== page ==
Highlands Ranch Metro District > Winter tree care tips

Winter tree care tips

Winter is a time of dormancy for all plants, which makes for an opportune time for a few maintenance practices on trees and shrubs. Mulching, structure pruning and transplanting are a few activities suited for colder temps.


Putting a three to five inch layer of mulch down in late fall or early winter has several benefits to your trees and plants. Mulch provides a protective layer for newly established tree roots while providing nutrients and creating a quality soil texture as it decomposes (promoting beneficial microorganisms). Mulch can be as simple as wood chips provided from public resources/entities or more refined tree bark and wood chips purchased at your local landscape outlet. A thick layer of mulch will begin to breakdown with the addition of water and temperatures above freezing. The breakdown of this natural material adds essential macronutrients and micronutrients. These nutrients help regulate soil pH, aid in root and crown growth, and promote healthy vascular systems within plants.

Structure Pruning

When the temperature begins to drop below freezing, trees go dormant. All activity within the canopy of the tree stops, making this an excellent time to evaluate your tree for structural problems. Broken branches, crossing branches and dead branches can be removed easily in the winter with little or no detriment to the plant. Removing branches during dormancy reduces the chance of disease or infection, reduces shock/stress on the tree during its growth and storage phases, and reduces the risk of removing beneficial branches (it’s easier to see the structure of deciduous trees when leaves are gone). Coniferous trees pruned during dormancy have a smaller chance of being attacked by predatory insects (such as Tussock moth, and various Ips and Pine Bark Beetle species) during flight season. Starting a structure pruning regiment on young trees ensures a healthier, more easily maintained tree as it matures.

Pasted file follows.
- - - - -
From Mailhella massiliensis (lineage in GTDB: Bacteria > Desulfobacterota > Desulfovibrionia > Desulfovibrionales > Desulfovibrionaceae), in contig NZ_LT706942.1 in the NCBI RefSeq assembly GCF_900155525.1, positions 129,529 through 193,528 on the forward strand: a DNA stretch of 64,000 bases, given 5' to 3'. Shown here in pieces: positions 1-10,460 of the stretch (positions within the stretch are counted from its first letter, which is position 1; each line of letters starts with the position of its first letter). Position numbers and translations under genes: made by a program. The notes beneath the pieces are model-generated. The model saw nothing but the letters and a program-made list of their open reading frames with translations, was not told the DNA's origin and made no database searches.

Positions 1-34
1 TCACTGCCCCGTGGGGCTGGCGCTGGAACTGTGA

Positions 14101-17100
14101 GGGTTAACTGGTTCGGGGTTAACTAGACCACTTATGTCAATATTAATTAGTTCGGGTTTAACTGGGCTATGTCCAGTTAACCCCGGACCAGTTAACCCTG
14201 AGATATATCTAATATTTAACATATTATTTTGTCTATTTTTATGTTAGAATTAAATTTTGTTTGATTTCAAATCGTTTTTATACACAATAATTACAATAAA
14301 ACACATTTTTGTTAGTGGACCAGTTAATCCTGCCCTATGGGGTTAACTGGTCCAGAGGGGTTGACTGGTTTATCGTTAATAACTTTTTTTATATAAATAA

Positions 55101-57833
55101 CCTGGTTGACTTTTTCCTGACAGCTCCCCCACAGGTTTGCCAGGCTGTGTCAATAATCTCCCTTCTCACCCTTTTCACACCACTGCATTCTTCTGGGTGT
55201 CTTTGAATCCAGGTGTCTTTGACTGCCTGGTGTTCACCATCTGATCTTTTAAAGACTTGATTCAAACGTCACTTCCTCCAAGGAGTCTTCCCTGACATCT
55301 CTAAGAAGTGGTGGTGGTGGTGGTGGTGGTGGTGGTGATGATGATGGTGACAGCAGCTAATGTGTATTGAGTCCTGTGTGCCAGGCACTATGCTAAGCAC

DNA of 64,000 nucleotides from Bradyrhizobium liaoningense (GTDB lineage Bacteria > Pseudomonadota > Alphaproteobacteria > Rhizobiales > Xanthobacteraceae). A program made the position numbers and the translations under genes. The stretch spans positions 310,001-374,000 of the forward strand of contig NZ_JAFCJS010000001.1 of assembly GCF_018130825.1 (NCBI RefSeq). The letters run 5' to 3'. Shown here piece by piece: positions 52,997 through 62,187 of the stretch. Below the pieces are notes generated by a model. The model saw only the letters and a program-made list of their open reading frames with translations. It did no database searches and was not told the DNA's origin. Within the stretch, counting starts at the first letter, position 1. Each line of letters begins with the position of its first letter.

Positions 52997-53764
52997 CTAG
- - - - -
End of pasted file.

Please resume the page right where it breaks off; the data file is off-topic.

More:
Transplanting can be done year round if the proper measures are taken. Transplanting a tree in the late fall or winter is easier on the plant and is less worrisome for the homeowner. Transplanting in the fall and winter requires less water, and decreases shock and chance of root ball failure. Reasons for transplant include proximity to a structure or other trees; when the current planting situation poses a hazard, such as thorns, poisonous fruit or allergies; tree is aesthetically more pleasing in a different area; or poor species performance in current planting situation. When transplanting trees it is necessary to dig a properly sized root ball. The ratio is 2:1 or 3:1 depending on the age and species of the tree. For example, if you have a three inch caliper tree, you would dig a six to nine foot wide root ball. As you can see, the sooner you can transplant your tree or shrub, the easier it will be on you and the tree. The older the tree is the more stress it will endure after transplant, even in the winter. Winter months provide colder temperatures that help keep the root ball intact during transport. Transport for smaller trees can be accomplished with large buckets or wheelbarrows, while larger trees require ball carts or extra helpers. The plant’s new home should have a nice wide planting hole to allow space for roots to establish and should be saucer shaped, not square. Loosening the sides of the new planting hole also aids in root penetration/establishment.

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